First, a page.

Larry Elgart deserves respect, and it looks like he’s finally receiving some with the release of a new two-fer from Blue Moon Records—Larry Elgart and His Orchestra: Sophisticated Sixties (1960) and The Shape of Sounds to Come (1961). I’ve never been a huge fan, but then again I never gave Larry Elgart or his bandleader brother Les much of a chance. Instead, I was more fond of the Maynard Ferguson band during this early ’60s period, an orchestra that still sounds like tigers leaping out of trees. Larry Elgart always sounded a little safe—with fairly straight-up easy-going arrangements like those recorded by Enoch Light and Les Brown during this time period. But listening to this new CD, I realize now I have to revisit the Elgarts, particularly Larry.
These two Elgart albums exhibit the band’s abilities at its best. They also show off the band’s signature sound—the reeds playing tip-toeing staccato notes in the manner of someone sneaking home at a late hour holding a pair of shoes. The staccato reed notes are reminiscent of the Hal Kemp Orchestra’s punctuating muted trumpets in the 1930s.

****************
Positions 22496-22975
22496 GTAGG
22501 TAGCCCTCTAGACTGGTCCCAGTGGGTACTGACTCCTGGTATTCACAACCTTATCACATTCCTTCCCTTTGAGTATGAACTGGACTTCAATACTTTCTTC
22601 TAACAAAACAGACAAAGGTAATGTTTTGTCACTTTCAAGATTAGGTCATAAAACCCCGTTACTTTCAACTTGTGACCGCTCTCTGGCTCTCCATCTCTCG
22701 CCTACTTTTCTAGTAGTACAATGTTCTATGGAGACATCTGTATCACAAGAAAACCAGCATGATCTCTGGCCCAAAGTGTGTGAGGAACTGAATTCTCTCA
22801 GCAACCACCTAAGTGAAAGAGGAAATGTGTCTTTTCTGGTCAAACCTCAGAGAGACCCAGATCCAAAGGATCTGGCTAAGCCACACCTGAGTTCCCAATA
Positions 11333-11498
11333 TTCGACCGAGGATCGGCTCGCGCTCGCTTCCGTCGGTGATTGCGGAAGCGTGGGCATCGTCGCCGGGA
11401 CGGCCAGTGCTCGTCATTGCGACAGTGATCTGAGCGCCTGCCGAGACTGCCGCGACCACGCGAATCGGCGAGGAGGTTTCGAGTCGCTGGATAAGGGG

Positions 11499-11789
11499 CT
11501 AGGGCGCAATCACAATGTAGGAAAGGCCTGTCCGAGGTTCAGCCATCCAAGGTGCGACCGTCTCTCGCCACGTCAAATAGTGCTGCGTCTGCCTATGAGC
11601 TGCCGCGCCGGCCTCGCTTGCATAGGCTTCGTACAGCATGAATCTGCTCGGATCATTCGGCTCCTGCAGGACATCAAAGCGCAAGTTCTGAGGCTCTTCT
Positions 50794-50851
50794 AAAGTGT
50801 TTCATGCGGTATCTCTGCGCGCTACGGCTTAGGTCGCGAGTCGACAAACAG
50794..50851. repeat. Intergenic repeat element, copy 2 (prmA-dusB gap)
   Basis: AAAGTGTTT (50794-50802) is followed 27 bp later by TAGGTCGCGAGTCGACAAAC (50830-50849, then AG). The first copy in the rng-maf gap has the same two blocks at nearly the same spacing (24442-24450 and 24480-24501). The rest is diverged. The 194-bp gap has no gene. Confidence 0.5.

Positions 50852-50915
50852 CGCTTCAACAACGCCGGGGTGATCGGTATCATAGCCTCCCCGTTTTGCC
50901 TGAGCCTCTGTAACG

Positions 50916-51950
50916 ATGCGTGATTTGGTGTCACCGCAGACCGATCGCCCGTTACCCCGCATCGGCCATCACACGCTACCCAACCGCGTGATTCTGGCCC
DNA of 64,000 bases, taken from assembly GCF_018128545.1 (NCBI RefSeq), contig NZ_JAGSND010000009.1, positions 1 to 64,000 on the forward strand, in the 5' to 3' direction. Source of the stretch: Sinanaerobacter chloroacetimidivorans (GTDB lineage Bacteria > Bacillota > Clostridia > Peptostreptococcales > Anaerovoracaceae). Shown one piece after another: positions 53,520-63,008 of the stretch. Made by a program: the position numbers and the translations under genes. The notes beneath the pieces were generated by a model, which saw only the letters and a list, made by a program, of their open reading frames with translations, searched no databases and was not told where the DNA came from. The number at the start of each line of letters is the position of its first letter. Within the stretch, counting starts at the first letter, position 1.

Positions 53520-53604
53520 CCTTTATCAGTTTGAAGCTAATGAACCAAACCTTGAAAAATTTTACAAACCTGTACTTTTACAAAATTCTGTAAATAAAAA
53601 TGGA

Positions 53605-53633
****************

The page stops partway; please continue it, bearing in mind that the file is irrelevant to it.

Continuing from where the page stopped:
To give Larry Elgart his just due, his bands were strong and agile. The arrangements on Sophisticated Sixties were by Ernie Wilkins, John Murtaugh and Roger Middleton, and they weren’t easy. The same goes for The Shape of Sounds to Come, with arrangements by Murtaugh, Marty Holms, Bill Finegan, Bobby Scott and Lew Gluckin. Unfortunately, the musicians on both albums were never credited by MGM so they don’t turn up in jazz discographies.
Larry Elgart grew up in New London, Ct., and learned to play piano from his concert pianist mother. Then he switched to the clarinet and later studied the flute with the girl next door who would become his wife. When his high school needed a tenor saxophonist, Elgart auditioned and won the chair. He eventually switched to alto saxophone, the instrument on which he would record prolifically. While studying with saxophonist Hymie Shertzer, his teacher placed him with Charlie Spivak’s orchestra. Larry was all of 17. At 23 in 1945, Larry teamed with his older brother, Les, who played the trumpet, to form an orchestra. The band lasted only until 1948. In 1953, the brothers signed with Columbia Records and together began turning out best-selling dance-band albums.
Larry Elgart is still with us at 95. His brother Les died in 1995.
JazzWax clips: Here’s a great arrangement of That’s All on Sophisticated Sixties…
And here’s I’ve Got You Under My Skin from The Shape of Sounds to Come…